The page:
Tobacco related illness remains one of the leading causes of preventable death nationally [1, 2], and is one of the top drivers of healthcare costs among military Veterans [3]. Because of the importance of addressing tobacco use in the clinical setting, smoking status is routinely recorded as a field in the electronic health record (EHR) [4, 5]. This has led to interest in utilizing these fields for research and evaluation purposes. Accurate smoking status is key for a number of research purposes, including the ability to assess the outcome of smoking cessation programs. Healthcare organizations such as the Veterans Health Administration (VA) or academic medical centers are a common setting to test tobacco cessation interventions [6,7,8], as they allow researchers to capitalize on contacts with high-risk patients that occur as part of routine care. Traditional research methods of capturing smoking status, which require at a minimum that the patient be contacted by phone or mail and have their reported information entered into a database, can be costly and time consuming. This potentially limits their utility for evaluating system-wide tobacco interventions, or tobacco interventions offered in the setting of clinical care. Despite the efforts of study staff, some patients will remain non-responders to surveys, which may bias the results. Finally, patient reports of tobacco status may also be subject to biases such as social desirability or stigma, which may differ between research and routine clinical settings. Computer-based approaches such as natural language processing require significant programmer expertise, and still require a large investment of time on the part of investigators at each institution to ensure accuracy [9]. Use of a validated, EHR-based method could streamline this process.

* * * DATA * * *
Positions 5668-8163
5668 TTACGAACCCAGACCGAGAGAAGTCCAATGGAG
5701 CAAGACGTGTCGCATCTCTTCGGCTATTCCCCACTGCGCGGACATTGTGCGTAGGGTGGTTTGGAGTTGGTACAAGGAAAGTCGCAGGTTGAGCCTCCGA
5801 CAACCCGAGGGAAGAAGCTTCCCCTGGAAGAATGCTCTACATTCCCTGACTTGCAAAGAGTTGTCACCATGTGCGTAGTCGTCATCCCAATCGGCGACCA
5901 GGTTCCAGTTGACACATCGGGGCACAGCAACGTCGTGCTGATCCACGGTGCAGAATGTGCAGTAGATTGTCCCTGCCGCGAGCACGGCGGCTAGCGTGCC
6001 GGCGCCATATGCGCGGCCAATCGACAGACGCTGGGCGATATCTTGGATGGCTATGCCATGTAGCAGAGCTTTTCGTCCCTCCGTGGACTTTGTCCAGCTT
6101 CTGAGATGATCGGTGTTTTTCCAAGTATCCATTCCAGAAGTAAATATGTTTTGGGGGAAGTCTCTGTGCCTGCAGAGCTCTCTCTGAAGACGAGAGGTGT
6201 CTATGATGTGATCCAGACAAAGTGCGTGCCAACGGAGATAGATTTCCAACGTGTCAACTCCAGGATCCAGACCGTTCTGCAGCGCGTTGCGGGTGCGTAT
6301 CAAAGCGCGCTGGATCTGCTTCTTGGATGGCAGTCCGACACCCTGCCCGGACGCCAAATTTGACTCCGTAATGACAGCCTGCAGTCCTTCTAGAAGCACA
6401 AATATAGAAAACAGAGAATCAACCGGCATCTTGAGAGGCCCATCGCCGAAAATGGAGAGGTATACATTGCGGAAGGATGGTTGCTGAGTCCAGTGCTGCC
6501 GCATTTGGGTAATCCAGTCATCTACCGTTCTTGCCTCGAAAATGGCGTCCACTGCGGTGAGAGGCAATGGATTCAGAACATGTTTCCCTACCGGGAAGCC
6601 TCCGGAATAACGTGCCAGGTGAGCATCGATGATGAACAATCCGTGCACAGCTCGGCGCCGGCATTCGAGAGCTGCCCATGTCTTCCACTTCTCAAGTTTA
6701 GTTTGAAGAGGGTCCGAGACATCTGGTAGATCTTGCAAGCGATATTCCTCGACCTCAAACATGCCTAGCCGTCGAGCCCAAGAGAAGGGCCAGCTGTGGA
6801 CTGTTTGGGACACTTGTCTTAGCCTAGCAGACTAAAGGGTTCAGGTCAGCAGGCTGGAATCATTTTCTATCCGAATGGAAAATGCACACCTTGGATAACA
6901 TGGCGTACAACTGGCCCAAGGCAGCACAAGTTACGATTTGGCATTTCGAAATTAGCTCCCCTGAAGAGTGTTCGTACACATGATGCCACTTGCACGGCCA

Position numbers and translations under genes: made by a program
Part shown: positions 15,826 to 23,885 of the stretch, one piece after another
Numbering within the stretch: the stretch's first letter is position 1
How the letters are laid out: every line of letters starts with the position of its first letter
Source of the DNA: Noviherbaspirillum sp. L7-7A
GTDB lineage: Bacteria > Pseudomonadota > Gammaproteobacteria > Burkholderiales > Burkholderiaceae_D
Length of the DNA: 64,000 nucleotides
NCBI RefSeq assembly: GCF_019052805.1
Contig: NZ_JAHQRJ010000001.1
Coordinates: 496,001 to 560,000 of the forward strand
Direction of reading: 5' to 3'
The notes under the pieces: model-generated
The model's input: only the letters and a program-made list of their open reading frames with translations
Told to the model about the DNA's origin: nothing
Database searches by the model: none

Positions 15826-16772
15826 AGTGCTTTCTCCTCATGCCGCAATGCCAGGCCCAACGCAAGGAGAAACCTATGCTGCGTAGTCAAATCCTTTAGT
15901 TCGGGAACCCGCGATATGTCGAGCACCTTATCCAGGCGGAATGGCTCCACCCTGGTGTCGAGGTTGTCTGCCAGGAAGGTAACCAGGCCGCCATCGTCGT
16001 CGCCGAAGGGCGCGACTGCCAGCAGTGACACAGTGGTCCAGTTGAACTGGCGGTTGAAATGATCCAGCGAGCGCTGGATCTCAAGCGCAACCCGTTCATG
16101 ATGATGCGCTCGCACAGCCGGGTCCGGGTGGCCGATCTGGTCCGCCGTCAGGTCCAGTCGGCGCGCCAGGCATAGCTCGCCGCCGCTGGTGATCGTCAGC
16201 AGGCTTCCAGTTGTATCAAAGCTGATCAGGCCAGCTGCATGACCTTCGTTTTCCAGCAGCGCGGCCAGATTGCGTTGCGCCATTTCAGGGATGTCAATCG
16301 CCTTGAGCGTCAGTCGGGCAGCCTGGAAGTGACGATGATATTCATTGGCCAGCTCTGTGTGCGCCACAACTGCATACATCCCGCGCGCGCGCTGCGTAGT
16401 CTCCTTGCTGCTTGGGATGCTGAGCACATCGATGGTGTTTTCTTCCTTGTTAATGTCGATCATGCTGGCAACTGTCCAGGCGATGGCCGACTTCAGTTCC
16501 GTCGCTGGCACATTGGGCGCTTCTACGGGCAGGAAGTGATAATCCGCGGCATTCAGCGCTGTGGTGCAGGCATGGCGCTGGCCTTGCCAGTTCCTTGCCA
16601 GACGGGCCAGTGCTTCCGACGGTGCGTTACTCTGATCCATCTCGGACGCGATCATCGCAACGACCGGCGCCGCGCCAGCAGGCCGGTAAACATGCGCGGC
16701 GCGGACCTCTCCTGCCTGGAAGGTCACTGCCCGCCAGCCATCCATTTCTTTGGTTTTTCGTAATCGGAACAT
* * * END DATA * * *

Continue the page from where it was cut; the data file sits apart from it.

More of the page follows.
Within the VA EHR, tobacco use status is recorded in the form of Health Factors (HFs)—electronic data fields that are entered at the time of clinical care and can be readily retrieved. The VA remains the largest single healthcare system in the United States, with 144 hospitals and over 8 million patients [10]. Examples of common tobacco health factors include “CURRENT SMOKER”, “CURRENTLY USES TOBACCO” and “NON-TOBACCO USER.” Smoking status gathered by HF does not require additional resources, such as research staff, to obtain it. Because they are tagged data fields, similar to diagnostic codes, they can be easily retrieved. However, because they are entered by clinical staff and not study personnel, they are not subject to the more rigorous definitions of tobacco use or abstinence employed in research settings, making their use and limitations for research purposes less clear. For example, staff may erroneously identify a patient as a smoker who uses non-combustible tobacco products. HFs are updated frequently during hospitalizations, primary care visits, and mental health appointments, with providers prompted to enter them at least annually. Most VA facilities prompt nursing staff to enter HFs at least annually when a patient presents to the primary care clinic. These automatic prompts do not rely on each provider to remember to make the assessment, which increases the likelihood that HFs will capture changes in smoking status. A previous study compared past year HFs with baseline tobacco status obtained by survey in two cohorts including over 18,000 patients and found high agreement with survey data, particularly among never smokers and current smokers [11]. Subsequently, the VA performed a detailed examination of the utility of HFs for performing Health Services Research. The resulting technical report, produced by the VA Health Economic Resource Center (HERC), examined the records of 5.7 million unique Veterans from 2009 to 2011, and found that the majority of Veterans (70.3%) had a tobacco HF, with significant variation in availability by site. Of patients with an available baseline measure, almost 90% had a follow-up measure within 2 years, with an apparent quit rate of 12.3% among current smokers. The HERC technical report concluded that HFs provide a useful tool for epidemiologic studies and long-term follow-up on quit behaviors within the VA. A more recent analysis used these methods to assess over 700,000 current and 400,000 former smokers within the VA, and found similar rates of the availability of health factors, and an annual quit rate of approximately 12% [12]. However, while both the HERC report and the recent publication by Barnett et al. demonstrate conclusively that HFs are widely available and change over time, the authors were unable to assess the accuracy of the change in status, only that the change had occurred [13]. To date, no studies have reported the accuracy of HFs for assessing change in tobacco status over time by comparing them to another validated method.